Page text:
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Tips For Getting Clinical Supervision Even When Your Manager Is Busy

Published on: 12 May 2023

Clinical Supervision Tips

Written by Dean Malpass

One of the consequences of the pressure currently being placed on healthcare services and organisations across the country is the lack of time and resources being allocated to develop staff.

While heads of service and HR departments might think (and say) this is being done, the reality is that this has to be delivered by middle managers who are also responsible for delivering frontline services. As a result, effective supervision and support is one of the first things to “disappear” when time pressures mount.

This is problematic for all groups of staff, but it can be particularly detrimental for those who are newly qualified or at the early stages of their career. It is also an ongoing source of disappointment and frustration for all involved.


However, there are a few things you can do to try and improve the situation:

  1. Have a discussion with your current supervisor/manager and explain the impact the situation is having on you. Listen to them and try to understand their position (tactical empathy) but try to keep the discussion focused on the situation and how it is affecting you rather than any of the people involved. This should reduce the risk of any clashes of ego, or emotional reactions and promote a more constructive discussion on how progress can be made.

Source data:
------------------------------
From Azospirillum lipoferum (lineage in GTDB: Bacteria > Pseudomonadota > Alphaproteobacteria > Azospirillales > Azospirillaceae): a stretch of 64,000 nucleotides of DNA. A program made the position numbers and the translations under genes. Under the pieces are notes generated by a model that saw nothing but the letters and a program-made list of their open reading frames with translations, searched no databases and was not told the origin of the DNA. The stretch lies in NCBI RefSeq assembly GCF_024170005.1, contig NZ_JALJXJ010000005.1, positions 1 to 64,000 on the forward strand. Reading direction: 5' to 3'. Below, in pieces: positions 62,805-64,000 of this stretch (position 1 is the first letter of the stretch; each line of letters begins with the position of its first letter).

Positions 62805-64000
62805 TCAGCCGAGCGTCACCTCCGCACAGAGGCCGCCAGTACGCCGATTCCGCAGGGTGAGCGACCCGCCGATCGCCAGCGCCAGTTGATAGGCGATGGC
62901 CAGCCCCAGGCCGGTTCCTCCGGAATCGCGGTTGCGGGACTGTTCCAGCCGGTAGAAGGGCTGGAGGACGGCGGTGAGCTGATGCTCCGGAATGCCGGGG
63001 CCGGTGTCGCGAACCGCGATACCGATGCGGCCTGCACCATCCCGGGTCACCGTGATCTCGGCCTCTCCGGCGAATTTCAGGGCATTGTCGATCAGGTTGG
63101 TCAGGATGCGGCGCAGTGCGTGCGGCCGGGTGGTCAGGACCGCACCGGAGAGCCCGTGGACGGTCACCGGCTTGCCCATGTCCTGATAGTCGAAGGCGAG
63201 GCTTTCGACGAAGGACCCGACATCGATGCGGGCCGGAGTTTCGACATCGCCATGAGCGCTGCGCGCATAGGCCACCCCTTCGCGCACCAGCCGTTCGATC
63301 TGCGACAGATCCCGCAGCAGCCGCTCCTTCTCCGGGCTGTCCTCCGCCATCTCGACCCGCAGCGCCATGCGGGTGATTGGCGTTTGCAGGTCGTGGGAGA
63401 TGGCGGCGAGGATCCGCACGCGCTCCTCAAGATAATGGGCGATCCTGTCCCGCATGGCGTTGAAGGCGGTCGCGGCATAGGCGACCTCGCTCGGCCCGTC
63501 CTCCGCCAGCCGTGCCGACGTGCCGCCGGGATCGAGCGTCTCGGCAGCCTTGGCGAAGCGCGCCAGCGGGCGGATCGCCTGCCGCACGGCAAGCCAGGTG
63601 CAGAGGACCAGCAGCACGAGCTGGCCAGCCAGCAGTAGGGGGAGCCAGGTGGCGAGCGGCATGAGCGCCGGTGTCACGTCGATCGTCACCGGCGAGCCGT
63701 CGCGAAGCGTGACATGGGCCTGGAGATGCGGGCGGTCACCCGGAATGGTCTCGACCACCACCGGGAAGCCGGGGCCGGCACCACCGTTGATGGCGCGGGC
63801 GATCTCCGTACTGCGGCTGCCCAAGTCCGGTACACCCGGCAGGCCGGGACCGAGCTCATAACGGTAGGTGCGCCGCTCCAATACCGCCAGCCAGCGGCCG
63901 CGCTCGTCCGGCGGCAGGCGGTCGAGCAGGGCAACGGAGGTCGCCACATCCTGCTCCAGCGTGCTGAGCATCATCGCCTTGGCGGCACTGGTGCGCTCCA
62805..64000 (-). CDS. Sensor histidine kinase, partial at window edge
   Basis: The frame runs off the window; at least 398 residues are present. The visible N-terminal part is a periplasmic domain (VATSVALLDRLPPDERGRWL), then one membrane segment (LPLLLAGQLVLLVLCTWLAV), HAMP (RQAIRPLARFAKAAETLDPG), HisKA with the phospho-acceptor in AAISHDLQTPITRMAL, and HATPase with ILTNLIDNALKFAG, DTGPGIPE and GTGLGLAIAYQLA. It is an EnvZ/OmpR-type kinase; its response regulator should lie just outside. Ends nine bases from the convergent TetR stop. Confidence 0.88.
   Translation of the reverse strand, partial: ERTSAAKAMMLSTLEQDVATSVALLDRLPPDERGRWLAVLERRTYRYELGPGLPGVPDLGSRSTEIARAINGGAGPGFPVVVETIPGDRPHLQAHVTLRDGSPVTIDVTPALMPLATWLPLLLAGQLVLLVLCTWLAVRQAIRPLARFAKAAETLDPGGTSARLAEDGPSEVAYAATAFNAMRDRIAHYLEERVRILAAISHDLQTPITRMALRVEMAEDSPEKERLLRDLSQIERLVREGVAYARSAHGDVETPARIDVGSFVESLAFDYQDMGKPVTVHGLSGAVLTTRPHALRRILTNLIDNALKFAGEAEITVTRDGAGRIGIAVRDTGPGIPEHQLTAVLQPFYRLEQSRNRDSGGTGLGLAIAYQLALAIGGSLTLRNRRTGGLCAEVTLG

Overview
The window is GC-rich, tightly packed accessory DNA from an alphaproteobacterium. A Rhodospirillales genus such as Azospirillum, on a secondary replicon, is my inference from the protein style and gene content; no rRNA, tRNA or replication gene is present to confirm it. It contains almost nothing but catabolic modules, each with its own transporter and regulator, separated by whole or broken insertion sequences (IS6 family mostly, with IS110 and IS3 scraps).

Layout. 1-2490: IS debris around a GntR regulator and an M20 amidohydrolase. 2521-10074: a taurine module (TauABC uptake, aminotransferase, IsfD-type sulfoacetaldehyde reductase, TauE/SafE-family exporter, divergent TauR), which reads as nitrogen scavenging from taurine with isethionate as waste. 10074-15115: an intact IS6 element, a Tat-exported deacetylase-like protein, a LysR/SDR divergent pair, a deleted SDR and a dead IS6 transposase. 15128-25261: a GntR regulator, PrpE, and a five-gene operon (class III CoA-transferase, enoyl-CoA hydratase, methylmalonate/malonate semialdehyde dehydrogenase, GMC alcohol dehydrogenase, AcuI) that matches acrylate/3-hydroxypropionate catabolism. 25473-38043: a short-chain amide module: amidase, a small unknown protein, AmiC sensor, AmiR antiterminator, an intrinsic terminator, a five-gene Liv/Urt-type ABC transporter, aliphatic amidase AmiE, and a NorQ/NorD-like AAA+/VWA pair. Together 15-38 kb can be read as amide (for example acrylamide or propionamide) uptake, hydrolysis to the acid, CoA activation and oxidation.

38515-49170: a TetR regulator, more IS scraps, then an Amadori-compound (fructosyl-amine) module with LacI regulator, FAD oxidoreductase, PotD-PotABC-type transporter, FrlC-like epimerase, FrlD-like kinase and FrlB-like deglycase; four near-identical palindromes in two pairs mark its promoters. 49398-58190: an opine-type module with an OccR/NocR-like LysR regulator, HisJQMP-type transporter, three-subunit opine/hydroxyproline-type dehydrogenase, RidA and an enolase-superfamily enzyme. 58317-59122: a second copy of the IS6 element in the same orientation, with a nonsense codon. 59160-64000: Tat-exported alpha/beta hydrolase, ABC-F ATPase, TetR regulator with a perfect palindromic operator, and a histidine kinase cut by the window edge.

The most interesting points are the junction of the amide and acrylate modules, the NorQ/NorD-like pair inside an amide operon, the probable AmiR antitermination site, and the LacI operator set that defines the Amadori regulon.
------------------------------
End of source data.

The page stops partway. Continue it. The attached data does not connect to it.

2. Seek out a clinical supervisor who has the time and enthusiasm to support you. It doesn't really matter if this person is from the same speciality as you, or is even within the same organisation. Many professionals in multi-disciplinary teams end up being supervised by those in different specialities. What matters is that they are willing and able to supervise you and help you reflect. Most organisations should be able to sign-post you to internal supervisors, so ask for recommendations.

  3. Use your professional networks to seek out a mentor. Many of us are members of professional bodies and networks that have mentorship functions. It may take time but stick at it and find a mentor that you connect with and who can provide you with useful guidance and support. You could even use social media such as Twitter or LinkedIn to identify people to approach based on their role or experience.

  4. Be introspective and try to identify the areas you need and want to develop. Prioritise the areas which are most important and avoid the temptation to tackle everything at once. Make sure that your priority areas also support your overall career strategy.  For example, if your goal is to become a psychiatrist, prioritise interpersonal skills, communication skills, and risk assessment skills. Knowledge of the anatomy and physiology of the reproductive system can wait!   

Taking positive action to try and improve the level of supervision and support you get in your role not only helps your career but also safeguards patients. It could also encourage others to do the same thereby helping the system to improve.


Dean Malpass is a registered mental health nurse and chartered manager and was previously a regional nursing director (Midlands and Wales). He currently provides consultancy services (